The 2003 vintage was relatively successful in Spain, the Rhône Valley, Languedoc-Roussillon, Provence, Puglia, and Sicily--all places that are used to hot summers. The main worries of '03 for me were Austria, middle-to-northern France (especially Burgundy, Loire, Champagne, and Alsace), and Germany. And to narrow it down further, two varieties concerned me: the Pinot family and Riesling, which don't generally perform well in oppressive conditions without some extraordinary and prescient vineyard management. Because of the heat, the 2003 vintage produced wines that were larger-than-life with ridiculously thick textures and dense fruit profiles. German Rieslings were unbelievably full-bodied, like Barry Bonds between 1998 and perjuring himself. Burgundy seemed to suffer the most as far as reliability (I know, I know, those of you who follow Burgundy will say that this true in any case): there were far too many jam-on-toast, indistinguishable-from-one-another Red Burgundies from 2003 to permit much plauditory locution. These jam-on-toast wines were actually not bad, but if wine from one Cru tastes exactly like those from another Cru, then one of the principal and most compelling reasons for buying Burgundy is gone. However, the good Burgundies--red or white--possessed both some measure of subtlety and an impertinence that reminded you that they were from a normally cool climate.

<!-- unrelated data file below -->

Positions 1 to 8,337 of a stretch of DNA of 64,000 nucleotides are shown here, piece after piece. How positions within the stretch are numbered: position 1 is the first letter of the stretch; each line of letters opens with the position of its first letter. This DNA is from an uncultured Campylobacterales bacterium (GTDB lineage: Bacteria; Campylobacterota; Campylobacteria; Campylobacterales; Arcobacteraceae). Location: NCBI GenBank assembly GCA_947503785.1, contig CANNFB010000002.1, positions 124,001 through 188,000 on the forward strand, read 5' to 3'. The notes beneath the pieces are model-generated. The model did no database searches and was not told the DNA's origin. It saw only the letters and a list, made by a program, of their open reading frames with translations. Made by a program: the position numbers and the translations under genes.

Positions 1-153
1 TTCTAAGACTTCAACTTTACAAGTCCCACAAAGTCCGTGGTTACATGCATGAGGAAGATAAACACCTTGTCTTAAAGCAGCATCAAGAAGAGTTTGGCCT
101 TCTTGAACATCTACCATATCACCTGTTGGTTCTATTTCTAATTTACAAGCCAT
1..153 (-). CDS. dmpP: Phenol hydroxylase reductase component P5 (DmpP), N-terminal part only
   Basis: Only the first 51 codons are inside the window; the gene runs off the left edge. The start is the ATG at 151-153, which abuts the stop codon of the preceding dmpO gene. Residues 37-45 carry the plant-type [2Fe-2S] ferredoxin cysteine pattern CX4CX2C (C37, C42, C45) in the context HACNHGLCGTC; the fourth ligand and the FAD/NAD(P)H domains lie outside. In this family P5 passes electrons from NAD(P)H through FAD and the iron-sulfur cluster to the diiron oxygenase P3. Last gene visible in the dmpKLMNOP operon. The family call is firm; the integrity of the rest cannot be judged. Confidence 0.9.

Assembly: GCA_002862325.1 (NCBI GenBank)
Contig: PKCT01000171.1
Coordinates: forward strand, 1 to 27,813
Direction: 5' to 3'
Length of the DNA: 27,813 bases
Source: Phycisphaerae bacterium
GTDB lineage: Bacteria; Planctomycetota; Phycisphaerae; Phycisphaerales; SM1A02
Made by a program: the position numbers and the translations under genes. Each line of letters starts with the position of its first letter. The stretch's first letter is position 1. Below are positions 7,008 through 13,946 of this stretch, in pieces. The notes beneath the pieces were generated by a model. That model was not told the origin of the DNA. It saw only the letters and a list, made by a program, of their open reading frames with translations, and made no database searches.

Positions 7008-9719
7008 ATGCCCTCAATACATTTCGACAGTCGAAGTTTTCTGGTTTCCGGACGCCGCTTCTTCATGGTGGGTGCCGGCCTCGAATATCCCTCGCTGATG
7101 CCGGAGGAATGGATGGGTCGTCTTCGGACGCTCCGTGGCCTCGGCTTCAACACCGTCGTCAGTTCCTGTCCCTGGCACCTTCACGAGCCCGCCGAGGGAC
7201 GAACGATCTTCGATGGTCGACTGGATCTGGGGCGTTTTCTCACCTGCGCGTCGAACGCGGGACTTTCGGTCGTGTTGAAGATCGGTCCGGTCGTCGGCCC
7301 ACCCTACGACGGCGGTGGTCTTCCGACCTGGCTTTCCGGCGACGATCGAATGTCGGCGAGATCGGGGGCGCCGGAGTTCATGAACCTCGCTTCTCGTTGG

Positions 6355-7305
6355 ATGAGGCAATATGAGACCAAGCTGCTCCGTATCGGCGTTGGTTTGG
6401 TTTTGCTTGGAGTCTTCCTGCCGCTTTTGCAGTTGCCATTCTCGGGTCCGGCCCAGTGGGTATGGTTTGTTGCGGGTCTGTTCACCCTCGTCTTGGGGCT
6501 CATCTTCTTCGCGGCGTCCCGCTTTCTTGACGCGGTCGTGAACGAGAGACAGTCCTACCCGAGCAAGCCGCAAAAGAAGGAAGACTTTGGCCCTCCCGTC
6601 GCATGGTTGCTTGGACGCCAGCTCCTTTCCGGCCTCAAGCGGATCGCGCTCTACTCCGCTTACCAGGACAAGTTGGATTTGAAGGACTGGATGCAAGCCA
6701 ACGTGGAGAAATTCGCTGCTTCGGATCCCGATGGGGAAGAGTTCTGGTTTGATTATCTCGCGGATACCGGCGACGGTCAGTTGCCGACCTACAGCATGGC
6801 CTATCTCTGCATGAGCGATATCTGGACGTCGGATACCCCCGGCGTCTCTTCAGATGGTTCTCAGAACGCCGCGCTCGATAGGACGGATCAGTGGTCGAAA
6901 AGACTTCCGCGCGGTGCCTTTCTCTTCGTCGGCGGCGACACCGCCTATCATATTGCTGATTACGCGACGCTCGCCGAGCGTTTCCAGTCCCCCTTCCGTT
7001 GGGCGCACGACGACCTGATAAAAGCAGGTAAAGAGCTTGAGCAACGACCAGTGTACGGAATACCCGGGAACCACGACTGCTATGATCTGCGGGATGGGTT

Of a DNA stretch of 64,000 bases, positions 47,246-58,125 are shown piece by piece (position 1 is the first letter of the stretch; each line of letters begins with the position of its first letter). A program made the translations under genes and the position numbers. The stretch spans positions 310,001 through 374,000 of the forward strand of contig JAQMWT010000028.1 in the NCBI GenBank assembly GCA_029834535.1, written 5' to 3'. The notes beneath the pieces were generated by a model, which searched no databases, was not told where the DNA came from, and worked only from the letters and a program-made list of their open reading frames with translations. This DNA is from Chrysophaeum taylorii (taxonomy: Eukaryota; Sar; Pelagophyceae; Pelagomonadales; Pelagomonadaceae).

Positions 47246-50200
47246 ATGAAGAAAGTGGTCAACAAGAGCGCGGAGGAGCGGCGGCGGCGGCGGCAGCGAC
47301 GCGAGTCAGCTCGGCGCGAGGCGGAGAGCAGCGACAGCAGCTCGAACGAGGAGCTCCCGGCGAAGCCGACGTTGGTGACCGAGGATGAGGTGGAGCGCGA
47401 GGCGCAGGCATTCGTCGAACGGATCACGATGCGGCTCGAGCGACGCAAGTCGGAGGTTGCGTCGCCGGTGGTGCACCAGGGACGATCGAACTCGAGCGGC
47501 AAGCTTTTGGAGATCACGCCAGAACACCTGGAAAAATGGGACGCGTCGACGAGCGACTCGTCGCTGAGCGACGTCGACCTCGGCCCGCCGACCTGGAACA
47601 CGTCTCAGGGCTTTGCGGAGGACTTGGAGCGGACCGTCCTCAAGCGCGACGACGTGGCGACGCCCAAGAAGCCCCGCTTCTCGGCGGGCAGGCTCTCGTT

Flash forward to now, and the well-made '03 Rieslings from Alsace, Austria, and Germany presently seem to have more acidity than they did through most of 2008. I have had many within the past year that have a surprisingly fresh acidity, such that I now wonder how much longer they'll make it. The 1973 vintage in Germany produced wines that few thought would live long lives, but here they are, still full of vividness and youthful vigor. The weather wasn't so extreme in 1973 as it was in 2003, but we might see a similar evolution (however, I'm not suggesting that you test this out, because if the wines are good now, there is no reason not to drink them). The well-made '03 Burgundies have also proven resilient. The '03 Bourgognes (entry-level wines) that I bought are still a bold and assertive smash, and even continue to have that saucy character I mentioned. This element usually mellows over the course of five years or so in the lower-end wines, but here we are after six years in the bottle and they're still motoring.

Why am I writing about this today? I see many 2003s still in the marketplace. I wonder why that is? I went to four different wine shops today, doing a little survey, and there are many wines from the south of France (mostly Gigondas and some upper-end Côtes-du-Rhônes, but also a few Châteauneuf-du-Papes), the Loire Valley (mostly Vouvray and Savennières, and some sweet wines, but a couple of Sancerres from the cousins Cotat, which are unusually long-lived...for Sancerre), Alsace, Burgundy, and Germany.

Do you still have '03s left in your cellar? Are you seeing them on shelves? I'd snap them up, particularly if you have some idea of quality, because the wines from this vintage may be extreme, but if they were well-made, then I don't doubt they'll be good.

Popularity: 7% [?]

World Cup of Wine

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Posted by Burke Morton On June - 11 - 2010